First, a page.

At budget time, lawmakers are always digging up sources of revenue for worthwhile projects. This year, Richard Nicolello (R—New Hyde Park), presiding officer of the Nassau County Legislature, has found resources that will assist renovation projects at both Christopher Morley Park and Cedarmere, the William Cullen Bryant home in Roslyn Harbor.
The funds for the park will improve lighting at that vast piece of public property.
“Lighting [at the park] has been terrible,” Nicolello told The Roslyn News, noting that some parts, including the parking lot, are just “pitch black” all of the time and consequently, a danger. As part of the renovations, new light poles fitted with energy efficient LED fixtures will be installed.
Now when a Nassau County resident enters the park to enjoy its many amenities, they will be greeted by lighting not only at the parking lot, but also near the tennis courts, the basketball courts and the man-made pond. These environmentally-friendly upgrades, Nicolello added, will both increase public safety in the park and energy efficiency.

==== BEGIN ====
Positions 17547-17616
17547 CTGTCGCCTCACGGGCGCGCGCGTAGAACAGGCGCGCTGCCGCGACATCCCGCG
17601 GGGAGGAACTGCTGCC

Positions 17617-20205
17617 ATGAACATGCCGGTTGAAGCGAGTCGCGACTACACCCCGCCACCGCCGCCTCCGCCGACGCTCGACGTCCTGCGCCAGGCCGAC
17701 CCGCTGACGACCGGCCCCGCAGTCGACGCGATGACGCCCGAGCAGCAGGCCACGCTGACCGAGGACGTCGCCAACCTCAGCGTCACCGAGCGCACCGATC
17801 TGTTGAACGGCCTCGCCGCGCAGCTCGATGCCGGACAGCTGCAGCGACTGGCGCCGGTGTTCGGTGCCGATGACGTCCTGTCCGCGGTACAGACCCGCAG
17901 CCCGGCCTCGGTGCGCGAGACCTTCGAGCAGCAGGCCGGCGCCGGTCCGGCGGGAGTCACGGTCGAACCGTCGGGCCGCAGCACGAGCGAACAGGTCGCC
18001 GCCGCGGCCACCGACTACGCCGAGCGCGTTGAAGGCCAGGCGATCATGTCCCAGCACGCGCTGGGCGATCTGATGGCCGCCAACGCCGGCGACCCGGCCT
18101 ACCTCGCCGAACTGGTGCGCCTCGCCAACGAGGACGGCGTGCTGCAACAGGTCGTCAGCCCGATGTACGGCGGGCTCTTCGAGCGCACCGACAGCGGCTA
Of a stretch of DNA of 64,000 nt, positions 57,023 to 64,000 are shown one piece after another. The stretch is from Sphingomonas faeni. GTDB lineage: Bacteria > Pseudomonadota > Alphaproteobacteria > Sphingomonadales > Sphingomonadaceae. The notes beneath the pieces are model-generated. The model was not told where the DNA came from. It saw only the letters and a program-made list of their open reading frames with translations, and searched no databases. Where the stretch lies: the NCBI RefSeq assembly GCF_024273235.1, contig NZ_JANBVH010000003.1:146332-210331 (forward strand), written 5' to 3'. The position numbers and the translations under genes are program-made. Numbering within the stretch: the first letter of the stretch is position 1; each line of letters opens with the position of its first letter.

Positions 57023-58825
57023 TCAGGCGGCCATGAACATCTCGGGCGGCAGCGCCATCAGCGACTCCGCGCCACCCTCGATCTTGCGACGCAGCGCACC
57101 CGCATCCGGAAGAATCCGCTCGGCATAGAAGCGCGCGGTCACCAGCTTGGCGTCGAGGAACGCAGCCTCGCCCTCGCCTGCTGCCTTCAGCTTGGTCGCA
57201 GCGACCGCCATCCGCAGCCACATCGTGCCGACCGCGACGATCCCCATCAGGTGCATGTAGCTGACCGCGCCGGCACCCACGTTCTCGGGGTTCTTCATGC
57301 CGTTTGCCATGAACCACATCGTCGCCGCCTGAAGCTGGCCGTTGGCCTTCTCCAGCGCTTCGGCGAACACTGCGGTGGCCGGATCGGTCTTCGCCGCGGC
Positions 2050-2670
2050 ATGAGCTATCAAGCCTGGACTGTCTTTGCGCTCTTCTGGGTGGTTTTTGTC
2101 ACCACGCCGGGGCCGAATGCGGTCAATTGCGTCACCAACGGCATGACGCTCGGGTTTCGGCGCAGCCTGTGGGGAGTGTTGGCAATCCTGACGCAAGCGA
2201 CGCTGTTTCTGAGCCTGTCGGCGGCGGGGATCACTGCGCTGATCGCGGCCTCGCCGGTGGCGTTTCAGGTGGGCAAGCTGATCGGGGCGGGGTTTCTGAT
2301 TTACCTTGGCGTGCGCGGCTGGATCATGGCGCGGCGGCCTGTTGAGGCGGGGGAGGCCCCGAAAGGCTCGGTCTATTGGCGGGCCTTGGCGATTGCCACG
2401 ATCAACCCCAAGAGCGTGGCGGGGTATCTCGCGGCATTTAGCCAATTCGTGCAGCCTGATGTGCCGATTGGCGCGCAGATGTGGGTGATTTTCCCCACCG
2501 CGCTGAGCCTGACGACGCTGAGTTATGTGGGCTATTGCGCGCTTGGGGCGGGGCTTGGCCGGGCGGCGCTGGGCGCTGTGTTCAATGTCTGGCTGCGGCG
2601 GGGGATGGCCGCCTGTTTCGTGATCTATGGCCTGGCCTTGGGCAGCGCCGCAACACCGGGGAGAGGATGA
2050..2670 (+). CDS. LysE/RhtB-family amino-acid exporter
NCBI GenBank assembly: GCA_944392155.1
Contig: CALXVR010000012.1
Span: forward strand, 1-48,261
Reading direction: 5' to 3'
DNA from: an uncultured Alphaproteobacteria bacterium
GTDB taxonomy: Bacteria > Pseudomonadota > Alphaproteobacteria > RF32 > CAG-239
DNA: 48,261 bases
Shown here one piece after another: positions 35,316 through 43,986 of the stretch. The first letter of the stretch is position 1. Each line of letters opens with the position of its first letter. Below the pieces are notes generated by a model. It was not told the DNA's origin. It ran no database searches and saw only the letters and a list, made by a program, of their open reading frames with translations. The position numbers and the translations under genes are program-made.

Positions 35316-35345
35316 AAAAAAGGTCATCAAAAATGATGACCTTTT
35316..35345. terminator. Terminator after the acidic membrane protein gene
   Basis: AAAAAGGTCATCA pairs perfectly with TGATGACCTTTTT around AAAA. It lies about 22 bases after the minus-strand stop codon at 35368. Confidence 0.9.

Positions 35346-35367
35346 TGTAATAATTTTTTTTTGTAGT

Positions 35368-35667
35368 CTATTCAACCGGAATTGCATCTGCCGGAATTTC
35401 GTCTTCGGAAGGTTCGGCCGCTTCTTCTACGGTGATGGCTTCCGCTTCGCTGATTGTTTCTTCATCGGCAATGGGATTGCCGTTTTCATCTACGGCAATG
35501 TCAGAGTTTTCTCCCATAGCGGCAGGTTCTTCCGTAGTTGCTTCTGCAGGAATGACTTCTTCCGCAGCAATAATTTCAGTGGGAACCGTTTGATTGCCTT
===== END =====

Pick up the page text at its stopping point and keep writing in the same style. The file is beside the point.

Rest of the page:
“Energy efficient LED lighting will replace the existing outdated system.” said Nicolello. “In addition to reducing operating cost, the new lighting will provide better illumination thus benefiting the users of the park by improving safety.”
Nicolello listed the cost at $500,000 and said that the monies were both part of increased spending and revenue transferred to Morley from a capital project fund for renovation at Mitchell Field.
On Oct. 28, the legislature approved two sets of funding proposals for renovations at Cedarmere, pieces of legislation that Nicolello predicted would be signed into law by Nassau County Executive Laura Curran.
The legislature appropriated $50,000 from the county’s Hotel/Motel revenue flow and $120,000 of leftover surplus from a decades-old Environmental Bond Act. The grant money, Nicolello said, will be used for necessary continued upkeep of the property, including restoration of the main house, the mill, the ice house, roof repairs, masonry, landscaping and painting.
“We must protect our green spaces and our history,” he added. “I strongly encourage all our residents to make the time and spend an afternoon exploring the preserve and the house of William Cullen Bryant as well as our other beautiful local areas.”